February 15, 2015

The Trampling of the Lilies (Review)

et’s just get this out front – I like Rafael Sabatini. I’ve reviewed Scaramouche, The Shame of Motley, and The Marquis of Carabas. I haven’t done Captain Blood but I’ve read it twice and could review it cold. I’ve liked them all. But The Trampling of the Lilies? I’m going to have to luke-warm this one. I figured it was shaping up to the usual Sabatini fare – low-born clerk loves nobleman’s daughter. He professes his love. Then he gets a horse whip across the face. He then takes a shot at the nobleman who’d slashed him and ends up […]
February 8, 2015

Two short scifis (Review)

his week, I scratched through Project Gutenberg and came up with two short scifi stories, both out of pulp magazines. I didn’t want to spend that much time on them but they deserved some sort of mention (and me? I deserve some sort of weekly blog entry out of them). A Spaceship Named McGuire – this was a shortie written in 1960, just about when Harry Harrison was coming up with the Stainless Steel Rat. It was when humanism was making a push back into the industry, when bold wisecracking heroes were popular. In this story, a clever space detective […]
February 5, 2015

Good Omens (Review)

The first admission is that I’ve bought just about every Pratchett book out there – loved the Diskworld series. And Gaiman, I’ve also read one or two of his and generally liked them. So when a work acquaintance mentioned Good Omens, I had to have a look. I’ve got to say that I really enjoyed it; the opener is perfect with the Angel of God (Aziraphale) and of the Devil (Crowley) distantly looking down at the ejection of Adam and Eve from Eden, both with strong misgivings (Crowley is miffed that the apple thing was very unfair, even though he, […]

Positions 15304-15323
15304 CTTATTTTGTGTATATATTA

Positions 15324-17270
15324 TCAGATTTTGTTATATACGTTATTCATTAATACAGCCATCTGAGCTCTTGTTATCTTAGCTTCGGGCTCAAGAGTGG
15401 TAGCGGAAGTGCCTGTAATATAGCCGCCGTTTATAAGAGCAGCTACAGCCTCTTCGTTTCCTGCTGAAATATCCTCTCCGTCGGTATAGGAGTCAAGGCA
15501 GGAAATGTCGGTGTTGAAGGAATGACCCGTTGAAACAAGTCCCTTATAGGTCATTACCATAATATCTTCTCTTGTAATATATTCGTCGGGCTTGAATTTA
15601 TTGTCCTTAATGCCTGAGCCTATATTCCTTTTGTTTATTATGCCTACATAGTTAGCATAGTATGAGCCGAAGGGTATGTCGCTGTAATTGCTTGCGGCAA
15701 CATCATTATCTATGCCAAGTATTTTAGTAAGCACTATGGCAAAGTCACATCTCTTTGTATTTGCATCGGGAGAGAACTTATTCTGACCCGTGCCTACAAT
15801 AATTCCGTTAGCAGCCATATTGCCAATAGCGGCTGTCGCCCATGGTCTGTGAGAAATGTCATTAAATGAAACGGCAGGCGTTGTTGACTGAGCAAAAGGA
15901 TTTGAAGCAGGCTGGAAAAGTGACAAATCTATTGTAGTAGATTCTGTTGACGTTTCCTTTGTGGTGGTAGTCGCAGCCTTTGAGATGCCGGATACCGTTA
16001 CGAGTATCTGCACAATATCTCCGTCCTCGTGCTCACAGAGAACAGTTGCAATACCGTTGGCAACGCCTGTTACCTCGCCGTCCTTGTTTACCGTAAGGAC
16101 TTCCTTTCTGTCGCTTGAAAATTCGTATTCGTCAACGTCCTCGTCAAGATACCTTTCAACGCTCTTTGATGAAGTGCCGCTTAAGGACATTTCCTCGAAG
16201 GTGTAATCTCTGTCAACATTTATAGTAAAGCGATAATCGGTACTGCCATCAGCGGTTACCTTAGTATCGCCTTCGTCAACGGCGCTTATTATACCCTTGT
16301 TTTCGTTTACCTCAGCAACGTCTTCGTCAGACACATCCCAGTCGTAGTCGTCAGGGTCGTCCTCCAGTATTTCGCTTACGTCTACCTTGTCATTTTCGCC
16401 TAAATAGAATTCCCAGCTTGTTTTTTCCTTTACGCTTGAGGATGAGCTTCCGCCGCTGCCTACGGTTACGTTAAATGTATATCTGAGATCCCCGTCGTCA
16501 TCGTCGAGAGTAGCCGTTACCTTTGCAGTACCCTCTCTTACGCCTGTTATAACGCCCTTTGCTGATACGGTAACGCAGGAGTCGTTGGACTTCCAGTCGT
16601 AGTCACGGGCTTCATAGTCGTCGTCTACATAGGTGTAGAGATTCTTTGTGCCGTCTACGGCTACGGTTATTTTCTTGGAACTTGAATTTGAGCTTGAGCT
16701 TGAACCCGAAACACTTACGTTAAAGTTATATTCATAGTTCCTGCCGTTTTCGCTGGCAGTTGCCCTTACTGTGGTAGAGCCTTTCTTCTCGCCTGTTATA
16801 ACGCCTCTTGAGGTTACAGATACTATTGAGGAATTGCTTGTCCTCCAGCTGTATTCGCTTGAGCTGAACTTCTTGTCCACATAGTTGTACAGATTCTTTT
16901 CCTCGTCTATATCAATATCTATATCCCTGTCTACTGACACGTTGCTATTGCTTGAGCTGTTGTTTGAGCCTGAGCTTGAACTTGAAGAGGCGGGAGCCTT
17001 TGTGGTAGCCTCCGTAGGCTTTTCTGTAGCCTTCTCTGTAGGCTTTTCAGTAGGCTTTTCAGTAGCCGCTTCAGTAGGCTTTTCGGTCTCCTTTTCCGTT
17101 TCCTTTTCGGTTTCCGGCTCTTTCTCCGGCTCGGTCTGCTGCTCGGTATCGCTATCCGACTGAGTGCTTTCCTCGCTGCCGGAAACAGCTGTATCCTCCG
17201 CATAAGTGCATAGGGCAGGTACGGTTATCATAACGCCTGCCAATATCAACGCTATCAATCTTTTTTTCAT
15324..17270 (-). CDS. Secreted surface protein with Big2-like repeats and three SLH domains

February 1, 2015

Sodom and Gomorrah, Texas (Review)

short one this time, a little tale I found on Project Gutenberg’s western section (though it was originally published in a sci-fi mag back in the early sixties). It’s a funny little piece of a district in Texas which is trying to drive it’s census numbers up, and calls upon a lazy local named Manuel to wander the simmering lavaflows (Sodom, don’t you know) and count as many people as he can. “Even the little ones?” he asks with shaky English. The supervisor tells him that, yes, children are to be included. But we, the reader, get an impression that […]
January 25, 2015

The Ashtabula Diaster (Review)

eing a railroad guy, you’d have think I’d have heard of this one. But no, I was casting about on Project Gutenberg and fell over it (HERE). And so now I know a little more about the world. That is, a little more of its bad and terrible history. It was December 29, 1876 and a pair of locomotives were lugging eleven passenger cars of the Lake Shore and Michigan Southern Railway towards Ashtabula, Ohio. One hundred and fifty nine passengers were aboard. As they crossed the bridge just short of the station, it gave way, throwing everything (save that […]